In Cuozzo, Achates, and this case, the Federal Circuit held that it lacks jurisdiction to review claims that the Board exceeded its statutory authority in instituting their respective IPRs. In each case, the Federal Circuit denied review without due consideration of the strong presumption of judicial review of agency action. In Cuozzo, the Federal Circuit denied review of the institution decision itself, and this Court has granted certiorari to determine whether a Board institution decision made in excess of its statutory authority is judicially reviewable. In Achates, the Federal Circuit denied judicial review of a decision made in excess of its statutory authority both at the institution phase and in the Board's final written decision, for which the AIA affords judicial review under 35 U.S.C. § 319 and § 141(c). This case has analogous issues to those in Cuozzo and Achates, as the board exceeded its statutory authority at both institution and in its final written decision. Judicial review is available under § 319 and § 141(c) to determine whether the Board exceeded its statutory authority by instituting IPR and issuing its final written decision, notwithstanding that the patent challenger was served with a complaint alleging infringement of the patent more than one year before filing its petition for IPR in direct violation of 35 U.S.C. § 315(b).

The questions presented are as follows:

  1. Whether the court of appeals erred in holding that, even if the Board exceeds its statutory authority in instituting an IPR proceeding, the Board's decision whether to institute an IPR proceeding is judicially unreviewable.
  2. Whether the court of appeals erred in holding that, even if the Board expressly decided in its final written decision that it had statutory authority to institute the proceeding, the Board's decision is judicially unreviewable.

Cert. petition filed 2/10/16, waiver of respondents Ingenio, Inc. and Yellowpages, LLC filed 4/11/16, conference 6/23/16, GVR 6/27/16.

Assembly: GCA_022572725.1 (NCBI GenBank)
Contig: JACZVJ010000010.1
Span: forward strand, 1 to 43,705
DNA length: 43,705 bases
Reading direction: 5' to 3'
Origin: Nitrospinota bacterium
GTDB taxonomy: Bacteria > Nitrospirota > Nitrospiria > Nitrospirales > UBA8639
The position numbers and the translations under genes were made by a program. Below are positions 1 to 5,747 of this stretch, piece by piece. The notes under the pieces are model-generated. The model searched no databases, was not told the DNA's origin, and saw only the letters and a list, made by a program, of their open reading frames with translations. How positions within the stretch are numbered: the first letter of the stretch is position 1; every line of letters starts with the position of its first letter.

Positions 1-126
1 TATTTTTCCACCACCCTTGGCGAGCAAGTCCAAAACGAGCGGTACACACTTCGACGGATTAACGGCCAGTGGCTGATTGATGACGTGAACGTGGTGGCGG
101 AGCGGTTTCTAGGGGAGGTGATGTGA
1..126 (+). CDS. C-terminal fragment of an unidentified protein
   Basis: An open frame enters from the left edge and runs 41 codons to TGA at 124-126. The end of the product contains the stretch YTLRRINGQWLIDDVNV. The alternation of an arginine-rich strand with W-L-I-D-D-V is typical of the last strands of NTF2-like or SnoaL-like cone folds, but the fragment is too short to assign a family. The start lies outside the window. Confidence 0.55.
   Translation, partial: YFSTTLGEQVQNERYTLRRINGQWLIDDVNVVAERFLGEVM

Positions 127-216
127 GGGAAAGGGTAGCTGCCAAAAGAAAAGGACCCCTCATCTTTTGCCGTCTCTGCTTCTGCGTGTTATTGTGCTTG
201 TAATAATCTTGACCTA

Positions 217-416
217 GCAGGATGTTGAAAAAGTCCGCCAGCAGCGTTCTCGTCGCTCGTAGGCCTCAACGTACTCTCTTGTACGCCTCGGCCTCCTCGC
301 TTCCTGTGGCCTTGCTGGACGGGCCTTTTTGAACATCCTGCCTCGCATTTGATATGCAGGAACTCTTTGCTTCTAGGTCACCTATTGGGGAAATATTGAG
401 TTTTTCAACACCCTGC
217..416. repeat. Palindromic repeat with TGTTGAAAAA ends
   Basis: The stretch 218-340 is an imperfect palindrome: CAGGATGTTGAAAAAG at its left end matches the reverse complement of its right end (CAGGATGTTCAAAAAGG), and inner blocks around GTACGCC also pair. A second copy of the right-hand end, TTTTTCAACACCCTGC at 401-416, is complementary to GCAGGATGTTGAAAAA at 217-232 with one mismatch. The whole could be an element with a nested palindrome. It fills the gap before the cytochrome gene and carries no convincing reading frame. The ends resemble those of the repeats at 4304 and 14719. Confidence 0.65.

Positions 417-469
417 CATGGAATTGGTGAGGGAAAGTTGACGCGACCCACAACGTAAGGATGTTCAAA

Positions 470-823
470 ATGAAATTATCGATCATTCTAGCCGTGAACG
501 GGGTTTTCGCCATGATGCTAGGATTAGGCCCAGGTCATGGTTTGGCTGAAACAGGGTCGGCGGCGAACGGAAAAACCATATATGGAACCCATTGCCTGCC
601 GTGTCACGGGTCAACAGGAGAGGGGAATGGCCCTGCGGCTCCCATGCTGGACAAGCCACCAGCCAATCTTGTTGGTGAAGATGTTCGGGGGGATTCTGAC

CAFC Opinion, No CAFC Argument

Life Technologies Corp. v. Promega Corp., No. 14-1538

Questions Presented:

35 U.S.C. § 271(f)(1) provides that it is an act of patent infringement to "suppl[y] . . . in or from the United States all or a substantial portion of the components of a patented invention, . . . in such manner as to actively induce the combination of such components outside the United States." Despite this Court's clear dictate that section 271(f) should be construed narrowly, Microsoft Corp. v. AT&T Corp., 550 U.S. 437 (2007), the Federal Circuit held that Life Technologies is liable for patent infringement for worldwide sales of a multi-component kit made abroad because just a single, commodity component of the kit was shipped from its U.S. facility to its own foreign facility. The questions presented are:

  1. Whether the Federal Circuit erred in holding that a single entity can "actively induce" itself to infringe a patent under 35 U.S.C. § 271(f)(1).
  2. Whether the Federal Circuit erred in holding that supplying a single, commodity component of a multi-component invention from the United States is an infringing act under 35 U.S.C. § 271(f)(1), exposing the manufacturer to liability for all worldwide sales

Cert. petition filed 6/26/15, conference 9/28/15, CVSG 10/5/15, SG brief filed 5/11/16, conference 6/16/16, conference 6/23/16, granted limited to question 2 6/27/16, set for argument 12/6/16, argued 12/6/16 (transcript here).